• I’m not addressing a specific demographic. I’m not talking to Italians, nor to Swiss, nor to Americans. I’m not really useful to anybody. Fix Idea: Pick a demographic and become the go-to FIRE person in that demographic. Wanna be the Italian MrMoneyMustache? Grow a mustache pivot the blog in Italian language and address Italian specific FIRE challenges. Still “hard to relate to” applies here. Wanna be the Swiss go-to person? It’s ok to blog in English (maybe improve my writing skills a bit) and go deep into Swiss practicalities of Early Retirement. Do I want to do that? I don’t know.
  • I’m blogging anonymously. And I’d like to keep my private and public Identity separate in current scenario. But that’s going to be difficult going on. And I’m scared about the idea that my neighbors, maybe in south Italy one day, know that kidnapping my daughter is a winning lottery ticket. Bloggers at one point go public and reveal their identities. It’s close to impossible to stay anonymous for a long time, especially if your “popularity” grows. If I’ll keep blogging and being so transparent with my numbers I should aim to not grow in popularity. It’s a weird feeling and a paradox. One day I might want to monetize my blog and it’s hard without a face on it. But I don’t want my face on it. What the fuck! Fix Idea: There’s not an easy fix. If I want to go public I should obfuscate a lot of information and delete a lot of old posts or launch a new blog (and not connect it with this one). Or keep up with anonymity but keep in mind that I can’t grow much and I can’t keep anonymity for long anyway.
  • I write in English, not my primary language. I improved a lot, compared to my early posts, but I’m still somewhere in the 6th-7th grade equivalent range for the quality of my writing. I can’t be took seriously by native speakers, I can’t be published on worldwide scoped websites like rockstarfinance, I have hard time getting better at it since English language learning curve is mildly sloped at beginner level but get very steep at mastery level. Fix Idea: accept I’m a living joke or switch to Italian and accept I’ll be hated and trolled by the population least willing to learn something new in the world.

So there are problems and potential fixes, but I don’t like many of the fixes.

When I feel stuck at one abstraction level of my life, I usually step up and try to broaden my view and visualize my problems from one abstraction level above.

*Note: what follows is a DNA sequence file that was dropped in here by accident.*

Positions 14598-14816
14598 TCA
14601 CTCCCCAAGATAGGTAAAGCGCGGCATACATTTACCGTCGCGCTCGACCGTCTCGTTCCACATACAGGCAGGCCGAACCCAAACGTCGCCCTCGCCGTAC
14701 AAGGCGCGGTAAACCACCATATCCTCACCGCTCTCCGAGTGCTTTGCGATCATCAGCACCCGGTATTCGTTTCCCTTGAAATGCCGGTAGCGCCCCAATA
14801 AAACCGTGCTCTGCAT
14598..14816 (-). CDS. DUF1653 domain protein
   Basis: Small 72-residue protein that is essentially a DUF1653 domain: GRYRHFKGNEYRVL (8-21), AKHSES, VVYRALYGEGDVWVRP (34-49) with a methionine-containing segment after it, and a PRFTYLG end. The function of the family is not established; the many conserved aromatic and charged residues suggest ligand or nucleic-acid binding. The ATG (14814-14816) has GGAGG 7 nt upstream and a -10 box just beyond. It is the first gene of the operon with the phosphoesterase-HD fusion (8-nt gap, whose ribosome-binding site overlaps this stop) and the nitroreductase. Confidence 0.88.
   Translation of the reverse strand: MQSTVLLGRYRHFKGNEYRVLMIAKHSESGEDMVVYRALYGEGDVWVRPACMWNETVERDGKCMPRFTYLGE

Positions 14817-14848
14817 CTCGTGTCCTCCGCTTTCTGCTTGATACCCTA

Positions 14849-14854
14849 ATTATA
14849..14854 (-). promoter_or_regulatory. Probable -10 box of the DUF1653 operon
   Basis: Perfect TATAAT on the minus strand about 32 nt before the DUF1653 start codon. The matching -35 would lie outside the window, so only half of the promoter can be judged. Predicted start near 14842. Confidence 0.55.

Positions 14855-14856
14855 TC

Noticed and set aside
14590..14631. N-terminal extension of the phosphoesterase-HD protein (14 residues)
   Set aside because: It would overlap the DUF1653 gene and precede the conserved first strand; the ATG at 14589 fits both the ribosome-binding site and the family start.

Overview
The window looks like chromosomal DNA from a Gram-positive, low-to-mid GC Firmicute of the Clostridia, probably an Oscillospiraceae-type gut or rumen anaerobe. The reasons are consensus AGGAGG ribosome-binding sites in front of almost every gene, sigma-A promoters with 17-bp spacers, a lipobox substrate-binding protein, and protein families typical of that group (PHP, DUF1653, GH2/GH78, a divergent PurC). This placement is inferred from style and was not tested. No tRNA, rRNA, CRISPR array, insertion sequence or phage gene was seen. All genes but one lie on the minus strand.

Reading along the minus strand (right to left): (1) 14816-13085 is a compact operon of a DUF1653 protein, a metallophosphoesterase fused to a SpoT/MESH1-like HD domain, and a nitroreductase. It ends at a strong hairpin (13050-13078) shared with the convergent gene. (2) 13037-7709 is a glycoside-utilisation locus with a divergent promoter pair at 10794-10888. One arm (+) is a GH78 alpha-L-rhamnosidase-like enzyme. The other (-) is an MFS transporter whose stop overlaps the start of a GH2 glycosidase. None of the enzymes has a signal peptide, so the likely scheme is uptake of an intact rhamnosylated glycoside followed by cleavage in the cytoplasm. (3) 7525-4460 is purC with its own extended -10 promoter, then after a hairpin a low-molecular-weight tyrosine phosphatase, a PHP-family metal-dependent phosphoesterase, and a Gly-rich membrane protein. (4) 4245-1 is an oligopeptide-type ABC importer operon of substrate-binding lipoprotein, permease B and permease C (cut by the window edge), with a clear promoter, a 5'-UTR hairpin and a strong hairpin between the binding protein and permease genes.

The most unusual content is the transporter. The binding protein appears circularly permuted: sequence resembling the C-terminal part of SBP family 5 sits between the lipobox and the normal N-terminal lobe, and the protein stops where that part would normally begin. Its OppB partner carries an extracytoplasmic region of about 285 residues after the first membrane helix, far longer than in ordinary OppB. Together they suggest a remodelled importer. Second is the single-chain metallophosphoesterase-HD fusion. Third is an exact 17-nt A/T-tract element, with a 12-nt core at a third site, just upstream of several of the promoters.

What do I like to evolve this blog into?

That’s a hard question, I’m not sure how to answer it. I want to have fun, feel useful, feel safe, learn more and meet people. Almost all the original motivations still holds true. Maybe the accountability one is fading a bit, and in open conflict with safety.

I have fun writing, so I want to keep writing. Learning more and meeting people is an almost guaranteed and pleasant side effect. What’s tunable is feeling useful. Being useful is not a binary yes/no checkbox. One can be incredibly useful to a small number of people or somewhat useful to a large population. It’s hard to be extremely useful to too many people.

And there’s another breakdown: useful for what? One can be source of inspiration, source of information, producer of services, driver of a right cause, entertainer and so on. Being useful is too generic.

Modern corporate bullshit language likes to call it impact. Having impact on something you find fun is great. An impact booster is working on something you’re also good at. I’m probably good at software development (someone is willing to pay me 6 digits for that) and I’m trying to check the “little impact on billions of users” box of the above mentioned impact spectrum with my daily job.

But that’s what’s making me feeling detached. I’d like to feel useful on a different scale with my writing and (eventually) with my financial knowledge.

So let’s focus on what I think “I’m good at“, in writing. I’m using your feedback over these 2 years as a guide. Thank you very much, my readers, you gave me a lot of positive feedback! Sadly, not much negative-but-constructive feedback: I don’t have signals about what I don’t do well and could improve. So ok, thank you all for your support, but I’d have loved something like: “yo bro, nice post but you always use too many parenthesis (and you’re posts are too long and boring, and your not good with pronouns and the verb to be). And never start a sentence with and. Or or“.

So, according to my perception and your feedback, I believe I’m good at: